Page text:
Heh. If you know that the input file contains strictly new records, why
bother with that logic at all?
One of my clients wanted to create a couple of new companies and duplicate
the records of what I'll call his master company for the two new companies.
His software provider quoted him 40 hours for writing code to accomplish
this task. I did it in 4 hours just by knowing a few back door tricks I
learned back in the late 70's. He now has a SEQUEL script that prompts him
for the original company number and his new company number. The script takes
care of the rest.
It uses zero lines of code. One of the programmers at the software provider
asked me to show him how I did it. He starts a new job in January at a
company that already has SEQUEL, and wanted to get a head start. :-))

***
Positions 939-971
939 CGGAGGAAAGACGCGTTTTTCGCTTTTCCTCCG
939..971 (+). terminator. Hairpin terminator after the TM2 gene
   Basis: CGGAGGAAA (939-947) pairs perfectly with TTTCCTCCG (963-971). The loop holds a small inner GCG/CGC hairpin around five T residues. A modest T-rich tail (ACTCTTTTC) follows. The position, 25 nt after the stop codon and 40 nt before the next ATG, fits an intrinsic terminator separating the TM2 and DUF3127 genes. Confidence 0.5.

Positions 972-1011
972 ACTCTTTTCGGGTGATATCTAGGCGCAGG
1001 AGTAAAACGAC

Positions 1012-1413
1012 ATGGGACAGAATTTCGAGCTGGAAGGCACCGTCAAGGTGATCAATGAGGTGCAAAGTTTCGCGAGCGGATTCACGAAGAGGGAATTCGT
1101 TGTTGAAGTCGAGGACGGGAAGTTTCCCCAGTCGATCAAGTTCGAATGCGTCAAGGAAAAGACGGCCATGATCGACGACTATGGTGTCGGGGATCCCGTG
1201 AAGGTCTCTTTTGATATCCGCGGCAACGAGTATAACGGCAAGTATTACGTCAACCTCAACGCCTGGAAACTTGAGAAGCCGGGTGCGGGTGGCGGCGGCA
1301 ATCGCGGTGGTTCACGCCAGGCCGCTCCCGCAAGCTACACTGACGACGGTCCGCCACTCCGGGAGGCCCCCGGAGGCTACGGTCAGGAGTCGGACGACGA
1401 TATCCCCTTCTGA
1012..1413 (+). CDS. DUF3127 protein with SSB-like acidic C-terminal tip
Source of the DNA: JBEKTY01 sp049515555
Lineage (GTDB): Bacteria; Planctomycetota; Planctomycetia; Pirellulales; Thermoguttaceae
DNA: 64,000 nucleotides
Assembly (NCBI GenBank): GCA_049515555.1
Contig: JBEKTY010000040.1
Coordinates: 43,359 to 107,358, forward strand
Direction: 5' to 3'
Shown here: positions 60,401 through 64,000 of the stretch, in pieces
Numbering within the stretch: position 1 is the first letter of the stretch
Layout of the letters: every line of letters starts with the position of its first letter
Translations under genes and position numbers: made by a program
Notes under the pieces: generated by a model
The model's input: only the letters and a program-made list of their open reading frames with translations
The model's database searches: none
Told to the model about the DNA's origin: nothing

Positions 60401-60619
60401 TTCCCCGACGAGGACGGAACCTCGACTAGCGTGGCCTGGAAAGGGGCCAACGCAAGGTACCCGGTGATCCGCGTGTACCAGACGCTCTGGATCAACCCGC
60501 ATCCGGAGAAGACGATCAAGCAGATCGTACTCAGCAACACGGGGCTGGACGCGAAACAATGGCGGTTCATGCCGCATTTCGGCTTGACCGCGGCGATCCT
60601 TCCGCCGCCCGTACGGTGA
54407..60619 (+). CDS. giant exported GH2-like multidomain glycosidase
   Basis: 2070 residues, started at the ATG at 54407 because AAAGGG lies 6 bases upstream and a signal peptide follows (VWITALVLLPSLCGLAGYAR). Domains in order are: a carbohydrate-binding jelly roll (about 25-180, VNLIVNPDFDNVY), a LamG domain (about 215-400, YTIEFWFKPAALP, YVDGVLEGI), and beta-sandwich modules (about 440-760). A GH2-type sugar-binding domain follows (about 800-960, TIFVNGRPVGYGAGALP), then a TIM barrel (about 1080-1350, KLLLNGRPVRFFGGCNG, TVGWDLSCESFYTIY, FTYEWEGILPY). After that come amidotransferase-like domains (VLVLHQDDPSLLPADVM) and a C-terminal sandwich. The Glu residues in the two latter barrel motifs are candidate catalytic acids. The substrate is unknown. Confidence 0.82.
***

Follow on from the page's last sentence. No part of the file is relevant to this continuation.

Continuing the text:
[mailto:midrange-l-bounces@xxxxxxxxxxxx] On Behalf Of rob@xxxxxxxxx
Sent: Thursday, December 26, 2013 10:56 AM
To: Midrange Systems Technical Discussion
Subject: RE: SQL created table slows reporting tool
I hear you Paul. I have a tough time explaining to the OVER 40 crowd why
their updates take so long.
They read this huge input file. Instead of summarizing it by the
subtotals and only writing at subtotal time they do a
if no record found,
Thus having over a million extra I/O's.
It's like they've never heard of control breaks, total time, etc.
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Re: SQL created table slows reporting tool, (continued)
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